Upgrading Drupal 4.7 to 5.18

Bassplaying.com runs on Drupal.  For a long while now, we’ve been on version 4.7.  Drupal is on version 6 now (and 7 is in the works).  The support the current version and one previous version, so it was high time to get up to version 5, at least, with an eye toward version 6.  The problem with upgrading is two fold:  1) it’s a time-consuming, meticulous task, and 2) we use a lot of contributed modules to provide functionality beyond what is included in the standard Drupal distribution.  It can take a while for the independent developers of those modules to upgrade them to work with new versions of Drupal.  

Still, we were falling behind, so I took some time on Friday and upgraded the site.  Now I’m in the middle of tweaking lots of things to take advantage of new features while maintaining some familiarity with the previous version (and, right now, Dreamhost is really slow, and that’s cramping my style).  Here are a few resources that helped me through the upgrade process:

  1. Lullabot has a fine video that covers upgrading from 4.7 to 5.x and is the place to start.  I used one of their videos the last time I upgraded bassplaying.com (from 4.6 to 4.7).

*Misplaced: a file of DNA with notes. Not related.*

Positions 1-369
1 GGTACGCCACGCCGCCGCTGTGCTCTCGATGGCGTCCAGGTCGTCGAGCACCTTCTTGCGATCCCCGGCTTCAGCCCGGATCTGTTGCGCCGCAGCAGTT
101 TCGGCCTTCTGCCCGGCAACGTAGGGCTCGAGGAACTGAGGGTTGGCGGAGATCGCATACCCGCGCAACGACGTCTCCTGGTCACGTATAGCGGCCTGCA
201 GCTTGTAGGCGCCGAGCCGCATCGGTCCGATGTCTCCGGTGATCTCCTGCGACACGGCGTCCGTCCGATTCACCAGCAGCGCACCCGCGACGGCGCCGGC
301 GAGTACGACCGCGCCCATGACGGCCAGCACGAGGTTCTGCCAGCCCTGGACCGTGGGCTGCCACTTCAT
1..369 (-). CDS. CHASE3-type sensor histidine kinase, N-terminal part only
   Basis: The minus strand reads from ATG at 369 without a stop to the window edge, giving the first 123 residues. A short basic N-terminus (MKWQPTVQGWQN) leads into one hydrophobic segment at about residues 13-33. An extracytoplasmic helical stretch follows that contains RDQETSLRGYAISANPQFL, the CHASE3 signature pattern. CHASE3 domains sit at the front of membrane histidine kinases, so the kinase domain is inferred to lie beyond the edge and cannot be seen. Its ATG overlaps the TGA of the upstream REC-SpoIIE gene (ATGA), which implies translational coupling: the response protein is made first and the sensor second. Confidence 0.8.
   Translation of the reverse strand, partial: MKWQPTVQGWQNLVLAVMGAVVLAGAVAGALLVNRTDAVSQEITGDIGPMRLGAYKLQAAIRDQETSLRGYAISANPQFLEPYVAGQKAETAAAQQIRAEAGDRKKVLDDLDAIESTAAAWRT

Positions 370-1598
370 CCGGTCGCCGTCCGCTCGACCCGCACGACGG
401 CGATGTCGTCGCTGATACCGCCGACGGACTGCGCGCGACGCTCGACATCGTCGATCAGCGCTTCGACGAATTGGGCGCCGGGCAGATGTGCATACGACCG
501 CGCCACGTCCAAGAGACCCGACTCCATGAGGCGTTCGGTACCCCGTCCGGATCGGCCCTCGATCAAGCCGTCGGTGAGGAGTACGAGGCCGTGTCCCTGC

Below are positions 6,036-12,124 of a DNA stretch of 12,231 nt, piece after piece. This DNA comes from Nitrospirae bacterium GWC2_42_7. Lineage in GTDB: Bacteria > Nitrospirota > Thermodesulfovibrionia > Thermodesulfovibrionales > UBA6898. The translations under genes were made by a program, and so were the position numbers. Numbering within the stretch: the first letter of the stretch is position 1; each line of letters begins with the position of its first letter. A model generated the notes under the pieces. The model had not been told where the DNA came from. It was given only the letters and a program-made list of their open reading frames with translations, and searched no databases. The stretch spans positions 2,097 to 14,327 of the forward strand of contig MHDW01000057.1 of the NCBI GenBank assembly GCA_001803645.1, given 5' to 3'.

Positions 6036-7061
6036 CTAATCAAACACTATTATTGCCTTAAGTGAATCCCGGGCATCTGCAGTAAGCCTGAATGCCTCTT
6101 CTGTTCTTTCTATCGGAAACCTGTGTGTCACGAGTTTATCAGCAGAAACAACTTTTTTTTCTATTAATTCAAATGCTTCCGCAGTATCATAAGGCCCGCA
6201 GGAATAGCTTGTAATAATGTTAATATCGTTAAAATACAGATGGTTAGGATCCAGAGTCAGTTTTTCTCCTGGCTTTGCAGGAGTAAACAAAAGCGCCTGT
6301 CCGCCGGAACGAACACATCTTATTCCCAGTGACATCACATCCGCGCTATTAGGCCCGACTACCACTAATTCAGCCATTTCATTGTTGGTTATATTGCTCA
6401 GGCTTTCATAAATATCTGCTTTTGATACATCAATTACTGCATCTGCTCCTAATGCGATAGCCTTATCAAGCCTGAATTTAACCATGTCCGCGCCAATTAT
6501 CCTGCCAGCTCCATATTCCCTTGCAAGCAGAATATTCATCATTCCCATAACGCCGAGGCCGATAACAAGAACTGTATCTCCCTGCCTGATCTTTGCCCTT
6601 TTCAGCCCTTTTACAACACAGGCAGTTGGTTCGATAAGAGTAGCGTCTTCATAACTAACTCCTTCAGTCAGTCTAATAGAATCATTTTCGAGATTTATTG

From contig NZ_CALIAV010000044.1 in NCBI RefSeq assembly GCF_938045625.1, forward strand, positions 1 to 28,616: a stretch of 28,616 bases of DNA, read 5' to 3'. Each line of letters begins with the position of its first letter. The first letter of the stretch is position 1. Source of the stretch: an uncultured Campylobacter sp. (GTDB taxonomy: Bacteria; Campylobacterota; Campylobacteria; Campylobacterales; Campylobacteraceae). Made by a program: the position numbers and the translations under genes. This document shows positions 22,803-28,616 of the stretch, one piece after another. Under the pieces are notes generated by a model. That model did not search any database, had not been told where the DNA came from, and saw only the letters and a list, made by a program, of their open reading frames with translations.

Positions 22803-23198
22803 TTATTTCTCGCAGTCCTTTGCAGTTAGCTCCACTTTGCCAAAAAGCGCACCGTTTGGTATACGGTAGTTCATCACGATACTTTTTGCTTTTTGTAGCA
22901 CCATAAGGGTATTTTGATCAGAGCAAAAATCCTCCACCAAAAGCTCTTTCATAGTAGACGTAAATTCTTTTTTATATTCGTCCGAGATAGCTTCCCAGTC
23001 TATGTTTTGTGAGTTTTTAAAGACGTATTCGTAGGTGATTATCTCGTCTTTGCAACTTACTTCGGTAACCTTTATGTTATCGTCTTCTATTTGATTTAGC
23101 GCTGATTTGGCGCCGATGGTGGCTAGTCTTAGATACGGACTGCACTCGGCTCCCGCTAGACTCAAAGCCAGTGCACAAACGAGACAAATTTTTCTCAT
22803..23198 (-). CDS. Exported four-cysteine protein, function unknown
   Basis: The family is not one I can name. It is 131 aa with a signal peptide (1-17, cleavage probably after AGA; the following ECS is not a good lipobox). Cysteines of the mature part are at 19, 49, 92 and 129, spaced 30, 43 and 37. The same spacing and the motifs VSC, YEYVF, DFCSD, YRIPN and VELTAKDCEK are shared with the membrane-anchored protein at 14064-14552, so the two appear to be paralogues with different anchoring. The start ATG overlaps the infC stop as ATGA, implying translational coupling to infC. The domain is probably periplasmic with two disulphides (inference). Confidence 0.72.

2. I had a weird error which was caused by some old Google AdSense code (in the database) calling a function that, in version 5, has been renamed.  This guy’s page saved me on that one.  
  3. One weakness of the Lullabot videos is they only demonstrate using phpMyAdmin for backing up your Drupal database (prior to upgrading).  But any Drupal site that’s been active for a while will likely have a database too large for backing up with phpMyAdmin.  You have go with the command line.  These excellent command-line backup and restore scripts make doing database backups quick and easy.  These are what I used to back mine up before I did the upgrade.  And I’ve installed them in my new Drupal site, so I’ll can get in the habit of doing DB backups more regularly.  

So, all in all, it was time consuming but nothing went grossly wrong.  There’s a lot of post-upgrade twiddling to do, but that’s sort of fun, really.  And I’ve already found a few new modules that I can’t wait to deploy.